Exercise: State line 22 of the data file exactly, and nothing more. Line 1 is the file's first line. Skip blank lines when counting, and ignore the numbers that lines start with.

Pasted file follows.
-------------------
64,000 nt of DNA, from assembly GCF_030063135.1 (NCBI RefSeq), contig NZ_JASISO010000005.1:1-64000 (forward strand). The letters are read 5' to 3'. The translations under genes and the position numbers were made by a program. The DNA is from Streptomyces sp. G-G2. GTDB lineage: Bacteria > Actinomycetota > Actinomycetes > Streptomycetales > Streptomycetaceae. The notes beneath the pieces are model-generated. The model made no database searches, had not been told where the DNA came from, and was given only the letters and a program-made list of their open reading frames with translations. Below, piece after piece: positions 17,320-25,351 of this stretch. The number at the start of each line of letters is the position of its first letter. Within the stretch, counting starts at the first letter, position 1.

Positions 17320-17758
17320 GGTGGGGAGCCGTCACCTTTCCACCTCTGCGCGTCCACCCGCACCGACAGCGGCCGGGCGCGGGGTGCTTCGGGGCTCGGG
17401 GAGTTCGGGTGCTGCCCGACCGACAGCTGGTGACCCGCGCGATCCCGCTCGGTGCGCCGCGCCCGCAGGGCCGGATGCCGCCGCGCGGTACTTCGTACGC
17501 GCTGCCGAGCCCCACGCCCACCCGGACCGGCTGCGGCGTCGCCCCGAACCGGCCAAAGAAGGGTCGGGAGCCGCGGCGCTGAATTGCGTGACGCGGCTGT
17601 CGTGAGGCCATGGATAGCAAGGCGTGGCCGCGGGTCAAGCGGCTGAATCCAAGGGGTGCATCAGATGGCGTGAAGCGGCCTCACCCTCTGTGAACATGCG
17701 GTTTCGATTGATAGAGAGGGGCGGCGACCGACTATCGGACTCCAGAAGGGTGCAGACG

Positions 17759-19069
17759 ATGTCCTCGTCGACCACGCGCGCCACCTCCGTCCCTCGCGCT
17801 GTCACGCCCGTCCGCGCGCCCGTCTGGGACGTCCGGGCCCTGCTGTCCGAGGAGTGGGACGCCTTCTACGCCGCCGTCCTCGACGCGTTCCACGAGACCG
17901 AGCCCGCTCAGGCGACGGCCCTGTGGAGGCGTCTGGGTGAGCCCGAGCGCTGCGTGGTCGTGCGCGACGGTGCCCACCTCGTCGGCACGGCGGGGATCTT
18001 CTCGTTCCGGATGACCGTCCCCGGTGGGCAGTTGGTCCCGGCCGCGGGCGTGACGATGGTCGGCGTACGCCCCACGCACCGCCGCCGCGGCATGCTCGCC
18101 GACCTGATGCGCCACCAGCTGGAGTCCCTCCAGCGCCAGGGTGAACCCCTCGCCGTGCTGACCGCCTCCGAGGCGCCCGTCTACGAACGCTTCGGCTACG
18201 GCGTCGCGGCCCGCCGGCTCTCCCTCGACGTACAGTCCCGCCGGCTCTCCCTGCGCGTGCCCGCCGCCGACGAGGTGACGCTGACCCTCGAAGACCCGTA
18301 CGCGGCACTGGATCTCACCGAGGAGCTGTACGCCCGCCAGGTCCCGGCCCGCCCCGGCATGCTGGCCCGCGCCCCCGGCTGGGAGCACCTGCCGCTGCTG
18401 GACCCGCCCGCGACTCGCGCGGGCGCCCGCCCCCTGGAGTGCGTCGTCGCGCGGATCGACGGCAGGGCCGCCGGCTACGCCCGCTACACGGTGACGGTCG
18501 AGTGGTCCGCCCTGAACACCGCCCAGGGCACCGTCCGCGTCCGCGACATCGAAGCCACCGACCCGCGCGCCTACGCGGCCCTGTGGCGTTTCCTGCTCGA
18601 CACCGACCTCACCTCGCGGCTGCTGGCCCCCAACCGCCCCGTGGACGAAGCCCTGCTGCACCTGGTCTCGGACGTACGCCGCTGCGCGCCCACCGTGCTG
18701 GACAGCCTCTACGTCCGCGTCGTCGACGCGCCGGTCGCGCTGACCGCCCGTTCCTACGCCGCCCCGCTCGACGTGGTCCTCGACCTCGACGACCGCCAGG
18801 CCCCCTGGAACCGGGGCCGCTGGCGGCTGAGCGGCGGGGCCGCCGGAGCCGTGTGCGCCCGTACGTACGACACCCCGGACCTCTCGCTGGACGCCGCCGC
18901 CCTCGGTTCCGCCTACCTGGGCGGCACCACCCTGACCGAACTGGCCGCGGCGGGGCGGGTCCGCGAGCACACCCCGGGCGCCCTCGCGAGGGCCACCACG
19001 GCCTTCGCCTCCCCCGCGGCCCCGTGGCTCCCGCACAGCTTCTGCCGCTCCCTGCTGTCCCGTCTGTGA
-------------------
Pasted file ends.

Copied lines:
19001 GCCTTCGCCTCCCCCGCGGCCCCGTGGCTCCCGCACAGCTTCTGCCGCTCCCTGCTGTCCCGTCTGTGA